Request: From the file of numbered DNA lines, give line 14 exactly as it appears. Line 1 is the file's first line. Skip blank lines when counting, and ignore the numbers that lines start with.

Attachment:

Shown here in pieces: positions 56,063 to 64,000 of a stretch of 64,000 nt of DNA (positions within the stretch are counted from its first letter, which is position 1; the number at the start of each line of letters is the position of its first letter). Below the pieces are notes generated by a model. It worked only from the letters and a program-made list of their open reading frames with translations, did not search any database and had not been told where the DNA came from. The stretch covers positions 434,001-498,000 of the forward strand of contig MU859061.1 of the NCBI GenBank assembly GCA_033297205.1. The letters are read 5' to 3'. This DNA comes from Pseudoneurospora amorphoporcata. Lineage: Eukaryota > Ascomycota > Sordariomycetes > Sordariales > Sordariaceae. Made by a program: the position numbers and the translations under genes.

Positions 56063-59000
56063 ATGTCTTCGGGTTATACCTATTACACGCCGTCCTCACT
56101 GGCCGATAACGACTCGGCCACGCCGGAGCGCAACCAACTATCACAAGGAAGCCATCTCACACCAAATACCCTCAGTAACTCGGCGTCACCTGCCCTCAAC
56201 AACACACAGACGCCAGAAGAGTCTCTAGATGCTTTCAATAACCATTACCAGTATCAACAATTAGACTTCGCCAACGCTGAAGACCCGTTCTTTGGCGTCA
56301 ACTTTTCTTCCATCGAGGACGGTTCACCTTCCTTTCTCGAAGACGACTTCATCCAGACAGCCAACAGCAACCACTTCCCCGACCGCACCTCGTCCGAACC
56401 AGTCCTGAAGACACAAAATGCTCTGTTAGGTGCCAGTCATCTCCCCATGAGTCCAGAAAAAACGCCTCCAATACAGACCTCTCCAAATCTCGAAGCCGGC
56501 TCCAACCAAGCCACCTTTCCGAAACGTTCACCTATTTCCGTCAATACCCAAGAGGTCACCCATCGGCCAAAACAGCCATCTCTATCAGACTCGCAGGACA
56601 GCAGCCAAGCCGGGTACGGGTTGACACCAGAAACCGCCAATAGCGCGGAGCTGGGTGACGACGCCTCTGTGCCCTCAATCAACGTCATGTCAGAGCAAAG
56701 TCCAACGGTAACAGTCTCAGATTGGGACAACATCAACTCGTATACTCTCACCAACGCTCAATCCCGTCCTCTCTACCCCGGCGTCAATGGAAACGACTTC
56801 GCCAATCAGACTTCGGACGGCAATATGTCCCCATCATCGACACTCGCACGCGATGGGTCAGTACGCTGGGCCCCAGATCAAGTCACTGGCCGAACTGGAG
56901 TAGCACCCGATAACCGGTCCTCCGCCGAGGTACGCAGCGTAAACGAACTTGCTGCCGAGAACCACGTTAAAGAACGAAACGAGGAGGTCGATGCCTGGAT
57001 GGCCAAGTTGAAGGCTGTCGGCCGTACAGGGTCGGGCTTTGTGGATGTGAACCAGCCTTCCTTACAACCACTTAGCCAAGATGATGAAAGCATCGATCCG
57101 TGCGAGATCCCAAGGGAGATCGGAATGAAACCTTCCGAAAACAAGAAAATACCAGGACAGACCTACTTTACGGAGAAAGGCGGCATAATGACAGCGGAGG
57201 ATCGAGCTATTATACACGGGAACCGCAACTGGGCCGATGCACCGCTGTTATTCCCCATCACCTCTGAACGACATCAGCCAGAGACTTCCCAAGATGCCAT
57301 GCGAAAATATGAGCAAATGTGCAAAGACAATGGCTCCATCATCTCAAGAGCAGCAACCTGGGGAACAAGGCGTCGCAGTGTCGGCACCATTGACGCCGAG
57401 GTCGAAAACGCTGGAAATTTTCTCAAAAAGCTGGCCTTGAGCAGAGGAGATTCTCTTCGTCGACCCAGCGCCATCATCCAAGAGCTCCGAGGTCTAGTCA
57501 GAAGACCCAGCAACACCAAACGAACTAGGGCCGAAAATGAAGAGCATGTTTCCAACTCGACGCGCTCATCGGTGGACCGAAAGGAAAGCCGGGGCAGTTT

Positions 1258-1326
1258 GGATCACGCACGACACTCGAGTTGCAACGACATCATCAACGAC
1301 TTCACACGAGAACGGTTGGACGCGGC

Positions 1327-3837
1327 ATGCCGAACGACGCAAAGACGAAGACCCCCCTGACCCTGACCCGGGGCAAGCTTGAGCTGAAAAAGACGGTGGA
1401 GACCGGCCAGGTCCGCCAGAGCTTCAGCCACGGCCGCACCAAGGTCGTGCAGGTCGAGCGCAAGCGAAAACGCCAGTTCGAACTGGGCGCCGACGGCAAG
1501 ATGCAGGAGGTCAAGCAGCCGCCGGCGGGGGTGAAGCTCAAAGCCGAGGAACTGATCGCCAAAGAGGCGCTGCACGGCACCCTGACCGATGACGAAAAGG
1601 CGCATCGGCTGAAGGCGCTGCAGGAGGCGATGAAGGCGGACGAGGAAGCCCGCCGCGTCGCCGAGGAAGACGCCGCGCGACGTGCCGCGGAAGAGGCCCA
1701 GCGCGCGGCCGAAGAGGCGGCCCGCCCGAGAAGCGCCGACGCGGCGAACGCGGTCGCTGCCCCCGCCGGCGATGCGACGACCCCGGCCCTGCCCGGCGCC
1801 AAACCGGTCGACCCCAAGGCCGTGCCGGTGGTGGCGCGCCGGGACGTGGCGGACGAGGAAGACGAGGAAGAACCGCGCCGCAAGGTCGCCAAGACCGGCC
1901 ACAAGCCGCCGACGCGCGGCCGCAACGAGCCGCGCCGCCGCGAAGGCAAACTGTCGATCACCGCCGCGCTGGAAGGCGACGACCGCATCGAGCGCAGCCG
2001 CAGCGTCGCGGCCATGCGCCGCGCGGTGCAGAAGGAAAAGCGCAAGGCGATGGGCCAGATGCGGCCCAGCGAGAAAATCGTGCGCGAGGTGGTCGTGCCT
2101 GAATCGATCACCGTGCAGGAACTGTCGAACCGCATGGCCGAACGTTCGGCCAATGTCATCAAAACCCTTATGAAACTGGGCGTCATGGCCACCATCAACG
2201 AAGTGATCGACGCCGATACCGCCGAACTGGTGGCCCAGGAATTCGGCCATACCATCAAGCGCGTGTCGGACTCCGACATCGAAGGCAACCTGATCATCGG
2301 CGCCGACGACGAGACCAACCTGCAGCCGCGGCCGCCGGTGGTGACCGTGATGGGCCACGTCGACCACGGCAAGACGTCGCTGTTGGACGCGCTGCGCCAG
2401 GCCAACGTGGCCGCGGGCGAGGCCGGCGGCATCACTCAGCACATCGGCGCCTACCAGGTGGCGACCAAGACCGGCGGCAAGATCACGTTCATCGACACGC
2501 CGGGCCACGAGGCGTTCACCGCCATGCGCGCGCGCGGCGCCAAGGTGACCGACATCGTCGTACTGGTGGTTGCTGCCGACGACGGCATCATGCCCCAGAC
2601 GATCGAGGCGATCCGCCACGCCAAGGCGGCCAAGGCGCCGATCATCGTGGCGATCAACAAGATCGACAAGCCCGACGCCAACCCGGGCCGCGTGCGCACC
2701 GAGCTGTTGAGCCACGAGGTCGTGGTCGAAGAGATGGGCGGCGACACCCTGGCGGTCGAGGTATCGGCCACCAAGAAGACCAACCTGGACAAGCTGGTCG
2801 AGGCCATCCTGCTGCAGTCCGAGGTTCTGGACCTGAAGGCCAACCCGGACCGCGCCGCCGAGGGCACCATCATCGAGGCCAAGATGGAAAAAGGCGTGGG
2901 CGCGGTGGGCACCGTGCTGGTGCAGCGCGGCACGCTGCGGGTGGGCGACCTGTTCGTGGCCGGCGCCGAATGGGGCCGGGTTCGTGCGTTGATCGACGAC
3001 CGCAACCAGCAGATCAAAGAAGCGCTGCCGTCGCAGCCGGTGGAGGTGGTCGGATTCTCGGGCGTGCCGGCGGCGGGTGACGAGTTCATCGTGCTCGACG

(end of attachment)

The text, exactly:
57101 TGCGAGATCCCAAGGGAGATCGGAATGAAACCTTCCGAAAACAAGAAAATACCAGGACAGACCTACTTTACGGAGAAAGGCGGCATAATGACAGCGGAGG